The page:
Japanese stem cell scientist faked credentials
Another stem cell fraud — this time in Japan.
After frequent exposures by the media of shonky stem cell therapies, faked data by researchers and fraud by Korean researcher Hwang Woo-suk, if there is any field in science which needs to keep its nose clean, it is stem cell research.
Unfortunately, a Japanese scientist has just been sacked by the University of Tokyo for claiming to have successfully transplanted cardiac muscle cells made from induced pluripotent stem (iPS) cells into human hearts. This landmark claim was splashed on the front page of Japan’s biggest daily newspaper – and it was completely false.
It was a dismal postscript to the celebration surrounding Shinya Yamanaka’s Nobel Prize for creating iPS cells only a few days earlier.
Hisashi Moriguchi, 46, has admitted that at least five out of six transplants he claimed to have conducted were false. He had been hired in 2010 as part of a program funded by the Japanese government for “Next Generation World-Leading Researchers”.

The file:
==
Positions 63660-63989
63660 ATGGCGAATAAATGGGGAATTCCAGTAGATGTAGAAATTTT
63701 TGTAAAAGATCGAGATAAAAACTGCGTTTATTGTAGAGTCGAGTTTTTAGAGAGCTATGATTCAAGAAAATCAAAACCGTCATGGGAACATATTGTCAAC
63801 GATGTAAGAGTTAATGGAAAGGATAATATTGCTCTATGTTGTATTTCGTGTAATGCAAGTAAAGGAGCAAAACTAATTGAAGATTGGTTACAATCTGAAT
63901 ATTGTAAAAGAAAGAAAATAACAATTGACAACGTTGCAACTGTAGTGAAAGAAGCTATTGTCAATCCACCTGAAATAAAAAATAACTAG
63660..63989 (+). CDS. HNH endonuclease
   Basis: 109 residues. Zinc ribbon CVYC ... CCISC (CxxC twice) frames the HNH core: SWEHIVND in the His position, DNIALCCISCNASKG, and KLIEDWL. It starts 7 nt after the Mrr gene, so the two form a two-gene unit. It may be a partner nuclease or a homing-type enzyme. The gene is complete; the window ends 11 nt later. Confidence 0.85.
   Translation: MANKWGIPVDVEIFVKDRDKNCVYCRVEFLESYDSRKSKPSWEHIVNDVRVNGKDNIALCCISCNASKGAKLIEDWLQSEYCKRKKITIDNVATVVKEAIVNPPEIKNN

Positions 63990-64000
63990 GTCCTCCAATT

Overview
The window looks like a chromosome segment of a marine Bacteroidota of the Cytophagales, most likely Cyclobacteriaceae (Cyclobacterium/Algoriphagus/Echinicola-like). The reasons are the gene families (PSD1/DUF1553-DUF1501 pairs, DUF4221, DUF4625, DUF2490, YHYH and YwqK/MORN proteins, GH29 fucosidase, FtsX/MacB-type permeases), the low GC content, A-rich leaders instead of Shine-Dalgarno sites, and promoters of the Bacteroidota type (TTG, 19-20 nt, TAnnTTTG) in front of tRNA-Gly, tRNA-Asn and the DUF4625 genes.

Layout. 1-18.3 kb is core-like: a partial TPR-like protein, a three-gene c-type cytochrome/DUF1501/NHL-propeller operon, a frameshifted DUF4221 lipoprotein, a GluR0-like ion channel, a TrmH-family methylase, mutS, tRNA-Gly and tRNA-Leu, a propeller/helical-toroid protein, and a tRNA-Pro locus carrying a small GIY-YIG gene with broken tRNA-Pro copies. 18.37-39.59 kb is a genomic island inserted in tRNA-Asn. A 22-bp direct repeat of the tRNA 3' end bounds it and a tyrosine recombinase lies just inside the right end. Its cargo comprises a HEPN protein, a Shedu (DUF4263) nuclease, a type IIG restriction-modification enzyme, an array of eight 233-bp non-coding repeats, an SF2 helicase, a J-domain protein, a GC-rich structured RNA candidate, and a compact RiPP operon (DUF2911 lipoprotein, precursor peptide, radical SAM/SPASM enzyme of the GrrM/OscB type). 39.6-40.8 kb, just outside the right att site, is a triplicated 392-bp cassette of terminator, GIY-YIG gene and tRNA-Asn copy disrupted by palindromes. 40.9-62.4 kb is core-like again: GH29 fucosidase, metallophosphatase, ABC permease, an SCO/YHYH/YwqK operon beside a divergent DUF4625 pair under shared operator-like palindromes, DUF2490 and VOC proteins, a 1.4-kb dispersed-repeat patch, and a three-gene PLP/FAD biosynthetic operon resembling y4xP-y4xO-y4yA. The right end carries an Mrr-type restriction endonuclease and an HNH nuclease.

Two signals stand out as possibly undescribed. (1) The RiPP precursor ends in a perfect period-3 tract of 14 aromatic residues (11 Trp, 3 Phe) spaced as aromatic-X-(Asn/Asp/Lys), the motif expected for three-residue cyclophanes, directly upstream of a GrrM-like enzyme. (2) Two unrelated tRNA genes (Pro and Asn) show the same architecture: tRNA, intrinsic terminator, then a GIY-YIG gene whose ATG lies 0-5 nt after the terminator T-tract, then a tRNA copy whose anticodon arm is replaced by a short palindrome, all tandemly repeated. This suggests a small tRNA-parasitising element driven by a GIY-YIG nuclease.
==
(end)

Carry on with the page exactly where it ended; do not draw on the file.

The case has rippled throughout the world, as the disgraced researcher claimed to be affiliated with Harvard University. He also appears to have listed as co-authors on papers academics who had never seen his work. He did recruit at least one, Chifumi Sato, of Tokyo Medical and Dental University, who agreed to be a co-author but who had not examined the data. Dr Sato could face disciplinary action.
A professor at Harvard Medical School also appears to have been caught in Moriguchi’s deception. Raymond Chung, medical director of the liver transplant program at Massachusetts General Hospital (MGH) and a faculty member at Harvard Medical School, was listed as a co-author on a number of papers in which Moriguchi claimed a bogus affiliation with Harvard Medical School. ~ New Scientist, Oct 14
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